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Di:. Montrz Buscim was employed by Prince Bismarck, in the Franco-German war, on work connected with the Press. Ile had to mark such articles in English, German, French, and...

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BEWICK'S .ESOP.* Wr trust that the present and rising generation

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are aware of the great excellence of the woodcuts of Bewick. No doubt we may be told that he is "old-fashioned," but then so are the hills. And if we can manage to get Vicat,...

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Ix his preface to this book, Mr. Heath starts with the proposition that the English people are intense, nay, enthusiastic, lovers of Nature. The feeling, he states, is sometimes...

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CHRISTMAS BOOKS, Ere. Job Singleton's Heir, and other Stories, by Emma Marshall (Seeleys), contains three well-written and interesting little stories, of which the second,...

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Bo,ton Monday Lectures, in Scepticism, Biology, Transcendentalism. By the Rev.

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Joseph Cook. Second Series. (Dickinson.)—As another volume of Mr. Cook's lectures has been lately reviewed in the Spectator, it is only necessary to indicate hero some salient...

The First Violin. (Bentley and Son.)—This is a story possessing

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a good deal of interest. We should say it is the work of a beginner, for the construction of the story is faulty ; but for all that, the book is above the average, and on the...

Echoes of the Prayer-Book in Wesley's Hymns. By George Waring-

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ton, B.A. (W. W. Gardner.)—It is generally known that many of our best hymns were written by the Wesleys, and especially by Charles Wesley. Few, however, are aware how numerous...

Annals of the Early Friends, By Frances Anne Budge. (S.

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Harris and Co.)—The "Society of Friends," one of the most remarkable phenomena in the history.of the English people, has met with a very scant recognition in English literature....

The Dramatic Works of G. E. Lessing. Translated from the

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German. Edited by E. Bell, M.A. (George Bell and Sons.)—This book is the first volume of a series, which, as stated in the preface, will include the most popular of Lessing's...

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Through a Needle's Eye. By Hesba Stratton. 3 vols. (Kogan

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Paul and Co.)—The situation in which the interest of this story centres is finely conceived. The temptation to acquire wealth in a wrongful way comes upon a man who is...

Scripture Difficulties. By Thomas Spalding. (Daldy, Isbister, and Co.)—Mr. Spalding

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tells us that he has been himself for many years a diligent student of the Bible. His object in writing is to clear away for ordinary readers £43/1110 of the difficulties in...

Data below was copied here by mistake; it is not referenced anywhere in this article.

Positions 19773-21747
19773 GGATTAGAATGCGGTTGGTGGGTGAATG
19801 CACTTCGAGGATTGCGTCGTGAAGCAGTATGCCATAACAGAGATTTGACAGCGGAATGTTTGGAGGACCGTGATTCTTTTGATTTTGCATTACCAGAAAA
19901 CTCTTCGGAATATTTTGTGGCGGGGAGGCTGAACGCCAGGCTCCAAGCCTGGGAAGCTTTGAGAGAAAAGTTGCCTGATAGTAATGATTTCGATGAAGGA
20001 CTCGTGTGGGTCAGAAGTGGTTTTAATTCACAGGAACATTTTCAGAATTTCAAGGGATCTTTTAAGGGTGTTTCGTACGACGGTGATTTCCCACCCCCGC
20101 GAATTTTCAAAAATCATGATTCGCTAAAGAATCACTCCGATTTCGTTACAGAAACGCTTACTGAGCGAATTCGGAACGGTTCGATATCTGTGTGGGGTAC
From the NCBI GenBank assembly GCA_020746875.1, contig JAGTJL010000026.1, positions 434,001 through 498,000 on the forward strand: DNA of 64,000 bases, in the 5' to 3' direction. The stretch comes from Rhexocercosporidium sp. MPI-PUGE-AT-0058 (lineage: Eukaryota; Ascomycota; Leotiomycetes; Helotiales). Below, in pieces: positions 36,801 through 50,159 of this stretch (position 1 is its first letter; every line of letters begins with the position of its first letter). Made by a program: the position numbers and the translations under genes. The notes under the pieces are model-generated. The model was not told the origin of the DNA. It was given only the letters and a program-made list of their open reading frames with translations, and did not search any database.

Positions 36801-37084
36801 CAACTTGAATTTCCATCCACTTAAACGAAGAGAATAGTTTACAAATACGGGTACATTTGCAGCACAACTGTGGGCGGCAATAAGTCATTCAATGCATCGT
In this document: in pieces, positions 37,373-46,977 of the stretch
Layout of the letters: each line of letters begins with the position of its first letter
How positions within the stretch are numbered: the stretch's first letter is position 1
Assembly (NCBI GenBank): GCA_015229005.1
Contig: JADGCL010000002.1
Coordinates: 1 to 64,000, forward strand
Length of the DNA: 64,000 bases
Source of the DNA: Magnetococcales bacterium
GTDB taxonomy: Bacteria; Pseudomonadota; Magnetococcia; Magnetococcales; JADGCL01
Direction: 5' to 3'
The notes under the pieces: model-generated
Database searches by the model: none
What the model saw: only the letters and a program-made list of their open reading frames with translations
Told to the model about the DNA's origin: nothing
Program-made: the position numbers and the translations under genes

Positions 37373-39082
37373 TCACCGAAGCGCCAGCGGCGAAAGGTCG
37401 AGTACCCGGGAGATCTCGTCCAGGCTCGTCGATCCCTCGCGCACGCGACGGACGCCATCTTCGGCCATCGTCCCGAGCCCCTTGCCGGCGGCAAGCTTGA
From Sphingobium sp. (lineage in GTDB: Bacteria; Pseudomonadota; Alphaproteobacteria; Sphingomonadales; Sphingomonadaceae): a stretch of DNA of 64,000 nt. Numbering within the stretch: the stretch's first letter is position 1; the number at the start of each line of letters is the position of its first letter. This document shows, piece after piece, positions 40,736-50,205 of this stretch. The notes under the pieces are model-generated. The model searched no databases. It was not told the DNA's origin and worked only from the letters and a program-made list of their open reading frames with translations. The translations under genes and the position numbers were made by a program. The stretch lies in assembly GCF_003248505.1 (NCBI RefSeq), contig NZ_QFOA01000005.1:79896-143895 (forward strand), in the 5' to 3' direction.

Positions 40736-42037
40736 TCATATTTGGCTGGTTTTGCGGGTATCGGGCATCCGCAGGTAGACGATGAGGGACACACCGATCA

Origin and Development of Religious Belief Part II., Christianity. By

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S. Baring-Gould, M.A. (Rivingtons.)—Iu this volume the author pursues, with regard to Christianity, the method of inquiry followed in his "Polytheism and Monotheism." Tho...

Recollections of Writers. By Charles and Mary Cowden Clarke. (Sampson

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Low and Co.)—It is almost needless to say that these recol- lections are remarkably interesting. They include almost every name that has become famous in literature during the...

Strange Waters. By It. E. Francillon. 3 vols. (Bentley.)—This is

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a novel of the musical world, but not without interest to readers to whom that world is partly or wholly unknown. Andrew Gordon is a musical enthusiast, who has made in his...

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A Life's Hazard; or, the Outlaw of Wentworth Waste. By

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Henry Esmond. 3 vols. (S. Low and Co.)—Our first feeling in regard of these volumes is one of irritation with their author, for appropriating as his pseudonym one of the most...

The Oxford University Press send us a Bible, with references

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to parallel passages, notes and maps, and a compendium of Scripture his- tory; and above all, a Biblical index, and concordance appended to it, the whole of convenient size, and...

Kelly's Post- Office Directory. (Kelly and Co.)—This valuable requisite for

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the counting-house and for business has this year been subjected to an entire revision. Additional cross-references and aids to search have been added, in such a manner as...

Anthropology, by Dr. Paul Topinard, translated by Dr. Bartley (Chap-

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man and Hall), is a volume of the Library of Contemporary Science, a course of publications appearing simultaneously in France and England, which have for their object the...